Dentalaw Group
1250 South Pine Island Road
Plantation, FL 33324
Telephone: (561) 955-8755


Bacterial plaque: Bacterial plaque is a sticky, almost invisible film which forms on teeth. Plaque is a growing colony of living bacteria. It also contains food debris, saliva and a little bit of all of the chemicals which pass through the mouth. The bacteria of plaque produce toxins or poisons which inflame the gums. This inflammation is the start of periodontal disease. If plaque is not removed daily and properly, it becomes calculus or tartar. This is a hard crust with a rough surface which can only be removed by a dental professional. No toothbrush, dental floss or other home dental device can ever remove calculus or tartar!! If not removed timely, periodontal disease is certain to follow.

Calculus or Tartar: Calculus or tartar is the rough surfaced, hard concretion which develops on teeth which have not had the daily accumulation of bacterial plaque completely removed.

Gingivitis: Gingivitis is the earliest stage of periodontal disease characterized by inflamed, swollen, red, painful or bleeding gums. Often there is no swelling or redness or pain or bleeding; a careful examination by a dentist should result in the detection of gingivitis and the resulting simple treatments.

Orthognathic Surgery: Orthognathic surgery is the surgical correction of congenital, developmental or acquired defects in the way the upper and lower jaws relate to one another and to the cranial base. It corrects facial disharmonies such as “long-face syndrome,” protruding or receding lower jaws or chins, protruding or receding upper jaws, open bites, and severe malocclusion not amenable to conventional and more conservative orthodontic treatment. Orthognathic surgery is performed by dental specialists, called oral and maxillofacial surgeons. Because the surgery is always major surgery and often life-endangering surgery, there are many lawsuits filed each year against oral surgeons for claims of negligence. Oral surgeons are highly skilled and often have to defend themselves in lawsuits because of surgical results which don’t meet unrealistic patient expectations.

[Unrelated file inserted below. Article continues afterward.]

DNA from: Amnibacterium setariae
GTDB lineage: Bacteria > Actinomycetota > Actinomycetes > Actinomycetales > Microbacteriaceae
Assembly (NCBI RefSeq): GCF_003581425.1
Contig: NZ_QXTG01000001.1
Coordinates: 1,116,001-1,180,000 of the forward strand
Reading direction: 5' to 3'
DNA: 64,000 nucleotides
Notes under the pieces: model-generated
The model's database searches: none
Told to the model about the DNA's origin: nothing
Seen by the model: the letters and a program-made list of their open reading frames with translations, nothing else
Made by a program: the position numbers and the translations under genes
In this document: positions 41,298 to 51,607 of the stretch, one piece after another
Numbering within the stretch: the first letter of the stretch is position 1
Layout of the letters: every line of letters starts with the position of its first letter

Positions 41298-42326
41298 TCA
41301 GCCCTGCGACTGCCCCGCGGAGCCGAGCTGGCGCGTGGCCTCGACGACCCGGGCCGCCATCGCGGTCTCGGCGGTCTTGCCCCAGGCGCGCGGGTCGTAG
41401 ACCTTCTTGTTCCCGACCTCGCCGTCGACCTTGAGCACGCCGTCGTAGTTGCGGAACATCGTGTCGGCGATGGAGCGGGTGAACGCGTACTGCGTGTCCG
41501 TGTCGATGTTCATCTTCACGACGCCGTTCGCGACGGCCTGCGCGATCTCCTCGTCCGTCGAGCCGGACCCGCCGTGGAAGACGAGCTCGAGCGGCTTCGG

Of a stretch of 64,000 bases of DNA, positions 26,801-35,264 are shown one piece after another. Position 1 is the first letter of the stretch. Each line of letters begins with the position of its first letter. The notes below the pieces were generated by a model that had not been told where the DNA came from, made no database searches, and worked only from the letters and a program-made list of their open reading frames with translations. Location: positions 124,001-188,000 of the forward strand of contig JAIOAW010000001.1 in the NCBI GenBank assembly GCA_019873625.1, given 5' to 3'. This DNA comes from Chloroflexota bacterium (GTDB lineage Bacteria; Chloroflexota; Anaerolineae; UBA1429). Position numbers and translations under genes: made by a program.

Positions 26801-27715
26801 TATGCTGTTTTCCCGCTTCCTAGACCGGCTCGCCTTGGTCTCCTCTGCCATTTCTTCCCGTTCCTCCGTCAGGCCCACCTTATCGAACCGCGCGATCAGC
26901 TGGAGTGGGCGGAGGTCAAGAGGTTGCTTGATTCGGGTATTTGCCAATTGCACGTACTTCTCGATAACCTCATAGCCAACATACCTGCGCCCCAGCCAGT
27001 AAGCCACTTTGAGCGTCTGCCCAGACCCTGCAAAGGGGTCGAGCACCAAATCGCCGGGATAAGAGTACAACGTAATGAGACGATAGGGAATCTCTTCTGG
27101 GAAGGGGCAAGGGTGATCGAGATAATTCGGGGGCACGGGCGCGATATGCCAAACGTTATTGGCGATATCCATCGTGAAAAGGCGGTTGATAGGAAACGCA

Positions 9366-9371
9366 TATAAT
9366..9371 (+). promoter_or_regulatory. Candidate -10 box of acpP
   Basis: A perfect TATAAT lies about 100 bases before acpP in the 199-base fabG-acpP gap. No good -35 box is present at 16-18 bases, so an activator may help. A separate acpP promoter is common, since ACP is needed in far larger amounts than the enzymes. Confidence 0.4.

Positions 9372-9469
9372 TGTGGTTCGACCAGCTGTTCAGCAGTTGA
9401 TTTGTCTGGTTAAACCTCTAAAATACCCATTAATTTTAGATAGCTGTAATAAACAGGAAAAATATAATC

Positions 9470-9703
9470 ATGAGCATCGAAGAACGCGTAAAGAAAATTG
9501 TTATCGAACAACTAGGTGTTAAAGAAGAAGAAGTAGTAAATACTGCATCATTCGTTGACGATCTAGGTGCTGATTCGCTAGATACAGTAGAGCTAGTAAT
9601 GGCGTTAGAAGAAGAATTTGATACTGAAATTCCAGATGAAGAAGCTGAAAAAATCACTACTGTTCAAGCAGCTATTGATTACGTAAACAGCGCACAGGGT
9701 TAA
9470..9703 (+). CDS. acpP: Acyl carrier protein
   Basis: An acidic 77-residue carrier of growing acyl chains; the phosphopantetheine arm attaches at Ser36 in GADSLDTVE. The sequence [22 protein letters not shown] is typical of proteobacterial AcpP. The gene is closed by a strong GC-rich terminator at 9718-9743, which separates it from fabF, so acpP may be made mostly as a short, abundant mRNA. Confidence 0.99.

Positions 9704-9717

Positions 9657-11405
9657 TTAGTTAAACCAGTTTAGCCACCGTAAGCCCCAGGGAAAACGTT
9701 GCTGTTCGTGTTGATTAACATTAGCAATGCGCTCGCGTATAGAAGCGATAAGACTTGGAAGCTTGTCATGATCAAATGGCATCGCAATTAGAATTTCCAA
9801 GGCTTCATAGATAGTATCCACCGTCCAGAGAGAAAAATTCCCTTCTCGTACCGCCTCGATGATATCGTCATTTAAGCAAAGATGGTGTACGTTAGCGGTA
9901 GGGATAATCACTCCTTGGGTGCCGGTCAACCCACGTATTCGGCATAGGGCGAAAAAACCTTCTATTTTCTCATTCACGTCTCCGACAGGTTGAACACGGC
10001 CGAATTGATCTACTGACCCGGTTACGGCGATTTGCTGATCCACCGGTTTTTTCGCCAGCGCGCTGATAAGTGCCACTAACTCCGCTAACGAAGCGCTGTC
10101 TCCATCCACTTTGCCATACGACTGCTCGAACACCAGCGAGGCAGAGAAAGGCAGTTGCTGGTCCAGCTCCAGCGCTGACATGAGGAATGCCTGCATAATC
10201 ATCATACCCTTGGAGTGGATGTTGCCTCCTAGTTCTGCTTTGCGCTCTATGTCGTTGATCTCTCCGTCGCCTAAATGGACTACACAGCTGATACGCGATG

Osteoradionecrosis: Osteoradionecrosis is the death of previously radiated bone. Patients who have had radiation treatment to their jaws for cancer become predisposed to this condition. Radiation causes bone to become less cellular, less vascular and have less oxygen. This results in a compromised ability of the bone to heal after a traumatic event. Because radiation also destroys salivary glands and dental decay is more likely to occur in the absence of active salivary flow, a common traumatic event is the extraction of a tooth. Unfortunately, the otherwise innocent removal of a tooth from an irradiated jaw very often results in osteoradionecrosis (ORN) and the loss of the jaw! This dreaded complication is quite preventable and the failure of physicians and dentists to be cautious in treating radiated patients has resulted in great heartache for many patients. The highest dental malpractice verdict in the State of Florida, and the third highest dental malpractice verdict in the entire U.S.A., was an osteoradionecrosis case.